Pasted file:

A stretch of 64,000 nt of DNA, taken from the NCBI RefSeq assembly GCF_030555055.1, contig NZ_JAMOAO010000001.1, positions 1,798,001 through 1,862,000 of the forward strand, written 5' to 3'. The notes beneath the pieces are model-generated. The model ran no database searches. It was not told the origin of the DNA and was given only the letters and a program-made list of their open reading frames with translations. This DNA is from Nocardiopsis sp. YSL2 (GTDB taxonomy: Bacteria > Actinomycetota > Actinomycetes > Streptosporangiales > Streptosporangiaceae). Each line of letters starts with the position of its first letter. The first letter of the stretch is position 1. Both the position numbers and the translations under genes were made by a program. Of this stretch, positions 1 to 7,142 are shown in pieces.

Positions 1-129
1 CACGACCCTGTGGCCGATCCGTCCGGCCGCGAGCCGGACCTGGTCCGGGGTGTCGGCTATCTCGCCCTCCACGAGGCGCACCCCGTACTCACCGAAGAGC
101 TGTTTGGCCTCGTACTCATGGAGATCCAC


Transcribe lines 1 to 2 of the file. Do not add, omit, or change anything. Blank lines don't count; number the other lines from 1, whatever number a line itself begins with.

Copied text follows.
A stretch of 64,000 nt of DNA, taken from the NCBI RefSeq assembly GCF_030555055.1, contig NZ_JAMOAO010000001.1, positions 1,798,001 through 1,862,000 of the forward strand, written 5' to 3'. The notes beneath the pieces are model-generated. The model ran no database searches. It was not told the origin of the DNA and was given only the letters and a program-made list of their open reading frames with translations. This DNA is from Nocardiopsis sp. YSL2 (GTDB taxonomy: Bacteria > Actinomycetota > Actinomycetes > Streptosporangiales > Streptosporangiaceae). Each line of letters starts with the position of its first letter. The first letter of the stretch is position 1. Both the position numbers and the translations under genes were made by a program. Of this stretch, positions 1 to 7,142 are shown in pieces.

Positions 1-129